Light on the hill: A history of Tufts College, 1852-1952

Miller, Russell


The dean of the Tufts Medical School had reported with some pride in 1903 that, with a teaching staff of 105 and an enrollment of 403 students, the school was the largest such institution in New England. By 1906 the school was seventh in size of the 175 medical schools in the United States. Enrollment in both medical and dental schools had climbed steadily in the years preceding the First World War. There seemed to be nothing to hinder their growth. The opening of new buildings for the Harvard Medical School in 1905-6 close by the Tufts schools was acknowledged to be an important event in medical education but was considered no threat to Tufts, for Harvard's principal efforts were aimed at research, while


Tufts continued its practical aim of educating the general practitioner rather than the specialist.

However, quantity and quality are not always synonymous, and some individuals concerned with the medical school could not shake off the nagging feeling that the large enrollments might be due to low admission standards as well as the attractiveness of the school's teaching facilities and professional stature. Likewise, lack of endowment, difficulties inherent in employing a largely part-time faculty, and the failure to obtain a hospital for exclusive Tufts use raised questions and created problems that refused to be downed. The first of many calls for endowment to finance clinics, laboratories, research, and a hospital connected with the school had been heard within two years of its establishment. A member of the medical faculty, in an article in the Tufts College Graduate, had called attention also to the lack of scholarship aid. "The department at the Hill boasts of about seventy scholarships, while the medical department . . . has not a single scholarship or other endowment of any sort." Plans were made to launch a drive for endowment funds for the medical school as part of the celebration of the semicentennial of the College in 1905, but nothing of great significance was accomplished. The first important endowment for research was made in 1908, when Herbert L. and Mary Crane Johnson established a fund in memory of their daughter Elizabeth, who had died of streptococcus meningitis. The five-year grant ($1,000 each year) was made to Dr. Timothy Leary to aid in the discovery of antidotes and possible cures for streptococcus infections. It greatly aided the work already undertaken at the medical school in the field of serum and vaccine development.

When a petition was granted by the state legislature in 1901 to remove the ceiling on annual income receivable by the Tufts Corporation, a petition was also granted to allow the College "to establish and maintain a hospital." The hope was expressed repeatedly that a hospital might some day be acquired. One member of the medical faculty suggested in 1903 that the ideal would be a thirty- or forty-bed hospital built on land adjoining the school on Huntington Avenue, and with provisions for future expansion. The possibility of obtaining control of the Emergency Hospital in Boston appeared in 1908, but nothing came of that.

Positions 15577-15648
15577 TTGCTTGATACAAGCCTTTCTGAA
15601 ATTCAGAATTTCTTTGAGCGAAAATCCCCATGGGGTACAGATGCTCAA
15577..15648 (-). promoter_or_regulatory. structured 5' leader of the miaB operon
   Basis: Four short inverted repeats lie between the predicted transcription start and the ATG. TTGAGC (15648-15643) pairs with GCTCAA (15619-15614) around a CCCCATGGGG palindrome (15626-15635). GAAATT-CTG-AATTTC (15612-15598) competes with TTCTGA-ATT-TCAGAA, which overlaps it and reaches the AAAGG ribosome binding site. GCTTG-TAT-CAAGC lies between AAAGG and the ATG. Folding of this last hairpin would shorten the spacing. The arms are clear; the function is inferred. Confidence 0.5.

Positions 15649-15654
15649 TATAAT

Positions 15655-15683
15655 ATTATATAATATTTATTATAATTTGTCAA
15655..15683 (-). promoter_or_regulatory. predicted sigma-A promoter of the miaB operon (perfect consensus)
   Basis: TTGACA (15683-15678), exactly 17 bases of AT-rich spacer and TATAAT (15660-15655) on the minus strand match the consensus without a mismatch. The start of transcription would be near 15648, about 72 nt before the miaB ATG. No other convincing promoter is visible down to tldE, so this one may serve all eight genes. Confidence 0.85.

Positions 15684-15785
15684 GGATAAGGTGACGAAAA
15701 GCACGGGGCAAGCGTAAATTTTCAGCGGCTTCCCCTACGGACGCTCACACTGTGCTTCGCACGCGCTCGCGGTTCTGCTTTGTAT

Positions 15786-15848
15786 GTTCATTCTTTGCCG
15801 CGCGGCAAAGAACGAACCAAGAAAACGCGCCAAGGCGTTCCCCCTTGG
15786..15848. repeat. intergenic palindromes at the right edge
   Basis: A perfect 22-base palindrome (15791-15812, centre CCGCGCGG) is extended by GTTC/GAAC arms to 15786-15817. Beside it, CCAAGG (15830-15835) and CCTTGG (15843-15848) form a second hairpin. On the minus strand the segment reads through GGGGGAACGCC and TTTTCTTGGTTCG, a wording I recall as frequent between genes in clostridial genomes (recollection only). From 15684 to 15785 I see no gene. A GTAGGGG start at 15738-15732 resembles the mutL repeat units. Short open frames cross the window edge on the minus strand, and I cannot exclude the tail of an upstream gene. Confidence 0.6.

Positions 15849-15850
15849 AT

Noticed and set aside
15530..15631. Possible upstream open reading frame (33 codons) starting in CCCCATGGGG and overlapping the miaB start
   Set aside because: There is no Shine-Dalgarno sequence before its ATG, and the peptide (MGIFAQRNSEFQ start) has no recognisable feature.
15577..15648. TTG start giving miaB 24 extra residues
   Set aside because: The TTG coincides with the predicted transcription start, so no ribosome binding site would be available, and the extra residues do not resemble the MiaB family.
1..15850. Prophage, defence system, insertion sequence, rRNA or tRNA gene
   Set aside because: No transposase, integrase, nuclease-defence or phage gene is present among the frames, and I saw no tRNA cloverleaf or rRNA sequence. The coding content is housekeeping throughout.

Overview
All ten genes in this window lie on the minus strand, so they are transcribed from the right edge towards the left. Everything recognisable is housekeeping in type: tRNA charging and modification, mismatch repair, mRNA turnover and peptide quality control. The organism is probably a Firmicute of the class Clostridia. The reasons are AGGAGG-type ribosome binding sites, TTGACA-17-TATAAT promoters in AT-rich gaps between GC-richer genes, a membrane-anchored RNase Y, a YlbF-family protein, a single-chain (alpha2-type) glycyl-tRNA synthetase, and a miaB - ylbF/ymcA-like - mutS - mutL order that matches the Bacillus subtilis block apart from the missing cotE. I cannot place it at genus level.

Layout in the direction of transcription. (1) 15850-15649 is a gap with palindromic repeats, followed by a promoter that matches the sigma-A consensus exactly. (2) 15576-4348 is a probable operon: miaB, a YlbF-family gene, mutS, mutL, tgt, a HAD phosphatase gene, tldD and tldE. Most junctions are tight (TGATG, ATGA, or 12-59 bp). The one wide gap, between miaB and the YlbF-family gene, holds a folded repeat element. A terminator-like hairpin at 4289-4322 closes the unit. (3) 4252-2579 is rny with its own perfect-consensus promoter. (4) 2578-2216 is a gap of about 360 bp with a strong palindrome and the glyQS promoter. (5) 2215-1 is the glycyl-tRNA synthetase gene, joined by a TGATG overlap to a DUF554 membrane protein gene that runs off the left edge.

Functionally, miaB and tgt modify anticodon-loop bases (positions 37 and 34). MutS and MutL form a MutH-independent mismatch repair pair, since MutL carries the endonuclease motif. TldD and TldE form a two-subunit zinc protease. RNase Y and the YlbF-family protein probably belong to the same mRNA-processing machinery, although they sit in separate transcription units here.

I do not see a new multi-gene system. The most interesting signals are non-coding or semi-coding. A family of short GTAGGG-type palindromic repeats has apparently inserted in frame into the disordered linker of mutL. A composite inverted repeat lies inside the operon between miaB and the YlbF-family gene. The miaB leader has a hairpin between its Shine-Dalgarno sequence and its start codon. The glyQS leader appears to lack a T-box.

The problem of having numerous part-time staff members


faced all medical and dental schools in some degree. The Tufts Medical School had come in for its share of criticism on this count from officers of the College. The chairman of the Board of Visitors to the medical school in 1897 had been unhappy over the arrangement. He used the dean of the school, Dr. Hildreth, as an illustration. The dean served also as Professor of Clinical Medicine, had a private practice, and besides, held a service commitment to the Cambridge Hospital.[7]  Physicians were so intent on keeping up their own practice that in 1897 the chair of Clinical Surgery had to be declared vacant "on account of non-fulfilment of duty" by the incumbent. A problem closely allied to the dependence on part-time instruction was "the great want of teaching ability" among the staff. The staff members may have been competent physicians, but they were often unable to communicate their knowledge effectively.

The most basic and persistent problem, and the one that was mentioned most frequently in connection with both medical and dental schools, was admission standards. The Board of Overseers, during its life-span of eight years (1899-1907), and the Boards of Visitors that it appointed during this period were constantly concerned. The president of the College expressed his views on the subject more than once. In their first formal report to the Trustees, the Overseers noted "with great satisfaction" the increase in the requirements for admission to the dental school and were inclined to approve the idea (soon put into effect) that the first year's work be made identical for both medical and dental students. A year later (in 1902) the Overseers expressed concern over medical school standards. "With the end in view of eliminating the least desirable material so that the entire work may be raised to a higher plane, we suggest that a substantial increase be made in the requirements for admission. The present definitions are far below the requirements for graduation from a good high school." The Committee on Education of the Trustee Executive Committee followed up this complaint and made a personal examination of the entrance papers in the medical school in the fall of 1902. They noted "with pleasure a tendency gradually to increase the requirements" and assured themselves that the catalogue statements were being "faithfully applied."